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An Application of Reinforcement Helicopter S T A N F O R D Pieter Abbeel, Adam Coates, Overview §Challenges in reinforcement learning for complex physical systems such as helicopters: §Data collection: Aggressive exploration is dangerous. §Difficult to specify the proper reward function for a given task. §We present apprenticeship learning algorithms which use an expert demonstration which: §Do not require explicit exploration. §Do not require an explicit reward function specification. Apprenticeship Learning for the Dynamics Model • Key question: How to fly helicopter for data collection? How to ensure that entire flight envelope is covered by the data collection process? §Experimental results: §Demonstrate effectiveness of algorithms on a highly challenging control problem. §Significantly extend the state of the art in autonomous helicopter flight. In particular, first completion of autonomous stationary forward flips, stationary sideways rolls, nose-in funnels and tail-in funnels. • State-of-the-art: 3 E algorithm, Kearns and Singh (2002). (And its variants/extensions: Kearns and Koller, 1999; Kakade, Kearns and Langford, 2003; Brafman and Tennenholtz, 2002. ) Have good model of dynamics? ment Learning and Apprenticeship Learning NO YES Complex tasks: hard to specify the reward function. Reward Function R Dynamics Model Psa Data collection: aggressive exploration is dangerous Reinforcement Learning Control policy p Apprenticeship Learning for the Reward Function §Reward function can be very difficult to specify. E. g. , for our helicopter control problem we have: §R(s) = c 1 * (position error)2 + c 2 * (orientation error)2 + c 3 * (velocity error)2 + c 4*(angular rate error)2 + … + c 25 * (inputs)2. §Difficult to specify the proper reward function for a given task. §Can we avoid the need to specify the reward function? § Our approach: [Abbeel & Ng, 2004] is based on inverse reinforcement learning [Ng & Russell, 2000]. § Returns policy with performance as good as the expert as measured according to the expert’s unknown reward function in polynomial number of iterations. §Inverse RL Algorithm: §For t = 1, 2, … §Inverse RL step: Estimate expert’s reward function R(s)= w. T (s) such that under R(s) the expert performs better than all previously found policies { i}. § RL step: Compute optimal policy t for the estimated reward w. §Related work: §Imitation learning: learn to predict expert’s actions as a function of states. Usually lacks strong performance guarantees. [E. g. , . Pomerleau, 1989; Sammut et al. , 1992; Kuniyoshi et al. , 1994; Demiris & Hayes, 1994; Amit & Mataric, 2002; Atkeson & Schaal, 1997; …] §Max margin planning, Ratliff et al. , 2006. “Explore” “Exploit” • Can we avoid explicit exploration? Autonomous flight Expert human pilot flight L ea rn Ps (a 1, s 1, a 2, s 2, a 3, s 3, …. ) Reward Function R Dynamics Model Psa Learn Psa (a 1, s 1, a 2, s 2, a 3, s 3, …. ) a Reinforcement Learning Theorem. Assuming we have a polynomial number of teacher demonstrations, then the apprenticeship learning algorithm will return a policy that performs as well as the teacher within a polynomial number of iterations. [Abbeel & Ng, 2005 for more details. ] Control policy p Take away message: In the apprenticeship learning setting, i. e. , when we have an expert demonstration, we do not need explicit exploration to perform as well as the expert.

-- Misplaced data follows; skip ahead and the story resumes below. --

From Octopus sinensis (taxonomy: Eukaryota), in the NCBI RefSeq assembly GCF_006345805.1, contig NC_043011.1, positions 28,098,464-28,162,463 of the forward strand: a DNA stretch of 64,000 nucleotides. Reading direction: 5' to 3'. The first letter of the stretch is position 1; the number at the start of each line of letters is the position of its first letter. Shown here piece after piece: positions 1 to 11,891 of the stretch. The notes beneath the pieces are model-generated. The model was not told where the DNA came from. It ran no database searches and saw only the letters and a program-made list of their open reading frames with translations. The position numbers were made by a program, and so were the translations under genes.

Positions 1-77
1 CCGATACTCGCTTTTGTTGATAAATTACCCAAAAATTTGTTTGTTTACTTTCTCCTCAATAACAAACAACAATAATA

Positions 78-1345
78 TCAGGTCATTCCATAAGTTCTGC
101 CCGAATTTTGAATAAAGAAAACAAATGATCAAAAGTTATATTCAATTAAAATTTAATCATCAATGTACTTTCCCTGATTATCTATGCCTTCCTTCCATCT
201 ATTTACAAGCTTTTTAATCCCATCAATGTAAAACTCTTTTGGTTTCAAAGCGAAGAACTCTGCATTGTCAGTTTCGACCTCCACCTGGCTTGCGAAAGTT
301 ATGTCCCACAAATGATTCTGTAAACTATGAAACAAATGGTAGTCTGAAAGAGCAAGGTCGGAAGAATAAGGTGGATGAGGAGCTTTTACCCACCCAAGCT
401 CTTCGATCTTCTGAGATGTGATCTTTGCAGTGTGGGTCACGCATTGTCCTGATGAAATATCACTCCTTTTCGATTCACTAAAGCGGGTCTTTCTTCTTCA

Learning to Autonomous Flight S T A N F O R D Morgan Quigley and Andrew Y. Ng Experimental Results Stationary Flips Video available. Tail-In Funnels Nose-In Funnels Stationary Rolls Conclusion §Apprenticeship learning for the dynamics model avoids explicit exploration in our experiments. § Procedure based on apprenticeship learning (inverse RL) for the reward function gives performance similar to human pilots. RL/Optimal Control § Our results significantly extend state of the art in autonomous helicopter flight: first autonomous completion of stationary flips and rolls, tail-in funnels and nose-in funnels. § We use differential dynamic programming. § We penalize for high frequency controls. § We include integrated orientation errors in the cost. § (see paper for more details) ADDITIONAL REFERENCES (SPECIFIC TO AUTONOMOUS HELICOPTER FLIGHT) [1] J. Bagnell and J. Schneider. Autonomous helicopter control using reinforcement learning policy search methods. In International Conference on Robotics and Automation. IEEE, 2001. [2] V. Gavrilets, I. Martinos, B. Mettler, and E. Feron. Control logic for automated aerobatic flight of miniature helicopter. In AIAA Guidance, Navigation and Control Conference, 2002. [3] M. La Civita. Integrated Modeling and Robust Control for Full-Envelope Flight of Robotic Helicopters. Ph. D thesis, Carnegie Mellon University, Pittsburgh, PA, 2003. [4] M. La Civita, G. Papgeorgiou, W. C. Messner, and T. Kanade. Design and flight testing of a high-bandwidth H-infinity loop shaping controller for a robotic helicopter. Journal of Guidance, Control, and Dynamics, 29(2): 485 -494, March-April 2006. [5] B. Mettler, M. Tischler, and T. Kanade. System identification of small-size unmanned helicopter dynamics. In American Helicopter Society, 55 th Forum, 1999. [6] Jonathan M. Roberts, Peter I. Corke, and Gregg Buskey. Low-cost flight control system for a small autonomous helicopter. In IEEE Int’l Conf. On Robotics and Automation, 2003. [7] S. Saripalli, J. Montgomery, and G. Sukhatme. Visually-guided landing of an unmanned aerial vehicle, 2003.